Working under a suggestion by Patterson, Carnegie's family later approached wolf biologist Mark McNay on 18 January 2007, who at the time, worked for the Alaska Department of Fish and Game.[4] Three years prior, McNay studied 80 events in Alaska and Canada where wolves closely approached or attacked people, finding 39 cases of aggression by apparently healthy wolves, and 29 cases of fearless behavior by non-aggressive wolves.[23] After examining photographs of Carnegie's body and the area around it, McNay concluded that the argument in favour of a bear culprit was weak. He argued, incorrectly, in his report that black bears at the time would have been hibernating 12 days before the attack occurred. In addition, even if a bear was still active, an ample food supply would have been available from the nearby landfill 2 km from the kill site. Regardless, none of the camp employees saw bears or bear tracks, either the month before or after the attack occurred. He countered the purported claim by Paquet and Walker that no pattern has been documented of "fatal wolf attacks" on humans in the evening or the autumn season by noting that wolf attacks had been documented in Ontario and Alaska during the late summer/autumn season and evening hours. However, Paquet and Walker responded by noting that McNay had mistakenly attributed a claim to them they never made. Further, they noted the attacks referred to by McNay were not fatal and were atypical of documented incidences. McNay also cited examples from Hazaribagh, India, in which children were recorded to have been attacked at dusk. After finding out about the dump site near the camp, and hearing the testimony of camp workers that wolves would consume garbage in full view of people, McNay read Todd Svarckopf's testimony on the non-lethal wolf encounter four days before Carnegie's death. He concluded that the behaviour of the wolves was consistent with food-conditioned animals that had been fed, and expected a food reward. He argued that the wolves would have trotted away if they had felt fearful or threatened. In contrast, the behaviour of one of the wolves described in the testimony and shown in the photographs was indicative of a wolf in an aroused state and capable of an attack. After looking at the tracks shown in the photographs taken by the RCMP, he affirmed that he could not see any bear tracks. He stated that any similarity in the shape of any of those tracks to either a bear or wolf foot was purely coincidental, due to the overflow obliterating the true foot shape. He also stated that the assumption that a bear made the tracks could be disproved by the direction they were heading. If it was a bear, the triangular shape of the tracks would have indicated that the animal was moving toward the position of the photographer, but close examination revealed that the animal was travelling away from that direction. This was confirmed after McNay showed the photographs to five experienced Alaskan Pilots and wolf trackers, three of which were biologists of the ADFG, whereas the other two formerly worked as wolf survey pilots in Yellowstone National Park.[4] None of the five individuals, however, were identified. McNay gave additional evidence for wolves making the prints by describing their track pattern;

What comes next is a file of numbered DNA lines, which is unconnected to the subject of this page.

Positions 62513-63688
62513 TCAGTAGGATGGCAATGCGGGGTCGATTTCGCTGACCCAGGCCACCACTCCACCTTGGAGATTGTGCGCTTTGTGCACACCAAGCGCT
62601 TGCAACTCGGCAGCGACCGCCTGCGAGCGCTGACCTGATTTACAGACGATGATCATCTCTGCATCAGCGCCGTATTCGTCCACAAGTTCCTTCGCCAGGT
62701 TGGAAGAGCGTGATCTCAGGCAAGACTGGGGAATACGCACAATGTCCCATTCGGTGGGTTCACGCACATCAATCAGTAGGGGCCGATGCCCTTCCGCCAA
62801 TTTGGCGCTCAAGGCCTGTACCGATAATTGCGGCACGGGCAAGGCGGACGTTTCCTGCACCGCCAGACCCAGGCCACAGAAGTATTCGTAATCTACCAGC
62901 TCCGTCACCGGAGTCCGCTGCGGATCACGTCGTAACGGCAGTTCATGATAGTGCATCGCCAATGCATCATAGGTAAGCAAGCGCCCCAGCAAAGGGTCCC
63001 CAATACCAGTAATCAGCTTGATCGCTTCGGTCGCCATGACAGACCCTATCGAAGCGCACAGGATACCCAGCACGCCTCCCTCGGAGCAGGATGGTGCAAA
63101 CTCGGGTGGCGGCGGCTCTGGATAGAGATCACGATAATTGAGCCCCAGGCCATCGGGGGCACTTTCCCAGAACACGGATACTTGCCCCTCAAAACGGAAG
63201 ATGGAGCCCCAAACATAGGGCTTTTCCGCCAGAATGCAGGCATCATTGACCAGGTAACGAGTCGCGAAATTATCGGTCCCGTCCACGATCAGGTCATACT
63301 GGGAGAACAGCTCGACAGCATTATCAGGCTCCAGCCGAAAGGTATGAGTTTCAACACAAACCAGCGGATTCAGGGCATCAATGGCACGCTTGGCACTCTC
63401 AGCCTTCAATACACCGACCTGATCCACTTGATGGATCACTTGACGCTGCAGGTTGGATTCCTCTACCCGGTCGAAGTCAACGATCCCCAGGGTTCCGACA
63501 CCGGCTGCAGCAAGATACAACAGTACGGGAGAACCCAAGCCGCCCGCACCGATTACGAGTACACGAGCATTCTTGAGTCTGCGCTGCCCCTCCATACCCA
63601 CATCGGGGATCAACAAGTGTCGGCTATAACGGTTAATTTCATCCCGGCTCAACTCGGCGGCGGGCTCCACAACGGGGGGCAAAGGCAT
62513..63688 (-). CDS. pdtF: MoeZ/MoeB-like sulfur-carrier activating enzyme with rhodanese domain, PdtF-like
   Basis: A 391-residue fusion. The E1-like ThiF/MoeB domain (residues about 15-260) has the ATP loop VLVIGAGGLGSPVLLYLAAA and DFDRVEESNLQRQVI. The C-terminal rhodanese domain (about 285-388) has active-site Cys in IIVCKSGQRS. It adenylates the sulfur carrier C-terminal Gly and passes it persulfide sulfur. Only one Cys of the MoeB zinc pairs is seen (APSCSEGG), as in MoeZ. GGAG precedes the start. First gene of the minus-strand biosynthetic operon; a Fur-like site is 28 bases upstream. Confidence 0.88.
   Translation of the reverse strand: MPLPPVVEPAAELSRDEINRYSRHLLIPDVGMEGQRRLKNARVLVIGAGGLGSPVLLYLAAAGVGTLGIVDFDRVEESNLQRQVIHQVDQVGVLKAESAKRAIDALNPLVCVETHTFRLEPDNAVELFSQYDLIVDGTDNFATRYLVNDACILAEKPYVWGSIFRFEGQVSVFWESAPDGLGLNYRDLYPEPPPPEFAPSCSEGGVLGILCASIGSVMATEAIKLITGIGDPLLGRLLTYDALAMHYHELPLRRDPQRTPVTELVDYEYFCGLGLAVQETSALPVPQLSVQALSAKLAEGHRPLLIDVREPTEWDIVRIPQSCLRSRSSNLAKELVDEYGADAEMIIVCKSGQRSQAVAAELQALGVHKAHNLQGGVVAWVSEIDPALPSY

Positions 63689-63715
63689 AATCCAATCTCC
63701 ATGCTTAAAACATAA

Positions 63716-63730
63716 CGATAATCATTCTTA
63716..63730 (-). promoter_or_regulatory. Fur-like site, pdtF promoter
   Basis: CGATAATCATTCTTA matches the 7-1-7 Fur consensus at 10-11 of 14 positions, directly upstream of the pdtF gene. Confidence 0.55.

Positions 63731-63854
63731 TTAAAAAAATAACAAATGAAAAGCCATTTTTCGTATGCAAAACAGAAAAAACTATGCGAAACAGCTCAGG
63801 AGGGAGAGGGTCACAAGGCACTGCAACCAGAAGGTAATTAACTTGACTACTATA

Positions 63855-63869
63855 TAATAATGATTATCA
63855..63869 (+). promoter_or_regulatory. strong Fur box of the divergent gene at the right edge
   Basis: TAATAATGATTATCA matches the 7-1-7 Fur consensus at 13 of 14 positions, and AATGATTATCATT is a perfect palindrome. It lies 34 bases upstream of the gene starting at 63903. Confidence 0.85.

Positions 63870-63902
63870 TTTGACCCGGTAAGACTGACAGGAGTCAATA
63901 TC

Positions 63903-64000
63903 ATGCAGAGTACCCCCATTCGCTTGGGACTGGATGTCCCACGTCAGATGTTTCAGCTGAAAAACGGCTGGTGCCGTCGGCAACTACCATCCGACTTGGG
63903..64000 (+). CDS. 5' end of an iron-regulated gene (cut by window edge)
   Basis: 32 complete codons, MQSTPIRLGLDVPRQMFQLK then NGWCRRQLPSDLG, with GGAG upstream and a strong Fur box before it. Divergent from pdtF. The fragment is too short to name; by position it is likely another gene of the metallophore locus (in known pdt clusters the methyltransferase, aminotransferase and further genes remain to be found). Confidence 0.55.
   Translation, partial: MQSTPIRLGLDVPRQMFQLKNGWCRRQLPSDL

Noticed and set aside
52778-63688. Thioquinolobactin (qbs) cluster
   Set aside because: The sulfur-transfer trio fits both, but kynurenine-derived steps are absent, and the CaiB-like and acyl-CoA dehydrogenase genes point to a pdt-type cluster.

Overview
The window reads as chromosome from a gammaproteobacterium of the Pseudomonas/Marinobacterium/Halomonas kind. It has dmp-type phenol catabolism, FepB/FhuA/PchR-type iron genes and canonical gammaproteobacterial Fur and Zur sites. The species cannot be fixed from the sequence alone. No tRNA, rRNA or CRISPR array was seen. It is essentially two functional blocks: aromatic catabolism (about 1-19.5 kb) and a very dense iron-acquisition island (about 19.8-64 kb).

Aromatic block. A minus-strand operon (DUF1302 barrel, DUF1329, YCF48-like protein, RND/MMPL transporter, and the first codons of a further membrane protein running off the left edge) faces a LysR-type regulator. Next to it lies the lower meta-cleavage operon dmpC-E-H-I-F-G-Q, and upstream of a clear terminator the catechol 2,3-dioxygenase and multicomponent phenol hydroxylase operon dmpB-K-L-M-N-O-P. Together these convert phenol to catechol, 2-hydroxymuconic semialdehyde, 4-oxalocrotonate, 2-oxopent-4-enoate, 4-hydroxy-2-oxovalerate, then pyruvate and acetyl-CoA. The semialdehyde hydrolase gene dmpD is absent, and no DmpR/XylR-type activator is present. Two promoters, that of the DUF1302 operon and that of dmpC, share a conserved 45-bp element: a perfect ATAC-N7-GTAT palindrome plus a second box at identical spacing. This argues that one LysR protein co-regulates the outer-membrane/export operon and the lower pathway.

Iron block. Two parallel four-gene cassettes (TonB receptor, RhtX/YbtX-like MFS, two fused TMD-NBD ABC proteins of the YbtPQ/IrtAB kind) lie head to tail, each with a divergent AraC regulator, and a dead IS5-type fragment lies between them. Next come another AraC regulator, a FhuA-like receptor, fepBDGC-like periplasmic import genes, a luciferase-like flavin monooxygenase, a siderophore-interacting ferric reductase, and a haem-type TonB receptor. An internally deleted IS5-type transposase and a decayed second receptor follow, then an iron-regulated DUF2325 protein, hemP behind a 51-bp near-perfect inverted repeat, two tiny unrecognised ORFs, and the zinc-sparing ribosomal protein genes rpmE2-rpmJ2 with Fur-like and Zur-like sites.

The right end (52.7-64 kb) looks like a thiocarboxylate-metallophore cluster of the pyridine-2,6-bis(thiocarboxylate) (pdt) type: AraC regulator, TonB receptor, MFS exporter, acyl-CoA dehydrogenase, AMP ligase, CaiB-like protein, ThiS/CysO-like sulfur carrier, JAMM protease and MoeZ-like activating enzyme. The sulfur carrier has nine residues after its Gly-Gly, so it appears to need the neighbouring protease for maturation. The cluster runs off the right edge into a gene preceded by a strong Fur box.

“Although the shape of the tracks and the direction of travel both suggest the tracks in Photo 978 were not made by a bear, the most conclusive evidence for wolf tracks is found in the track pattern. Wolves have a narrow chest and their tracks fall close to the centre line of the animal. The tracks in Photo 978 are very close to the centreline, bear tracks would be more wide apart. Also the tracks are in pairs, that is the typical track of canids moving at a trot or fast walk. Bears either walk, lope, or run more commonly leaving single tracks or tracks that fall in sets of four. The track pattern in Photo 978 is entirely consistent with wolves, but is inconsistent with bear tracks. Given the effects of overflow, the track shape becomes irrelevant, but the pattern of the tracks is typical of a trotting canid.”